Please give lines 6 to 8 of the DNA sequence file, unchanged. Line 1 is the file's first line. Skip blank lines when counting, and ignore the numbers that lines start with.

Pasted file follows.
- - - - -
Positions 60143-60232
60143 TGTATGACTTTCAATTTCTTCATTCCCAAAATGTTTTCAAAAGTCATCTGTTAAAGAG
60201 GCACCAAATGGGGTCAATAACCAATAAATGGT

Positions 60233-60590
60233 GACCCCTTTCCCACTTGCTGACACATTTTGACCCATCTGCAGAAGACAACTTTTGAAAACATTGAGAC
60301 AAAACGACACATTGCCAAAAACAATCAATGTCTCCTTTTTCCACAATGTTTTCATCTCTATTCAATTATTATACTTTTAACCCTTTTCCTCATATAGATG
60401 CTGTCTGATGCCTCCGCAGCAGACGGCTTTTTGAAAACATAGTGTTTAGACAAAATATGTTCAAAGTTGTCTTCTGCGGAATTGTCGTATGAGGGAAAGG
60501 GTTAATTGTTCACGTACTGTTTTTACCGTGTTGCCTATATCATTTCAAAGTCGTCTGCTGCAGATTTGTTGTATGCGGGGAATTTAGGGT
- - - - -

60301 AAAACGACACATTGCCAAAAACAATCAATGTCTCCTTTTTCCACAATGTTTTCATCTCTATTCAATTATTATACTTTTAACCCTTTTCCTCATATAGATG
60401 CTGTCTGATGCCTCCGCAGCAGACGGCTTTTTGAAAACATAGTGTTTAGACAAAATATGTTCAAAGTTGTCTTCTGCGGAATTGTCGTATGAGGGAAAGG
60501 GTTAATTGTTCACGTACTGTTTTTACCGTGTTGCCTATATCATTTCAAAGTCGTCTGCTGCAGATTTGTTGTATGCGGGGAATTTAGGGT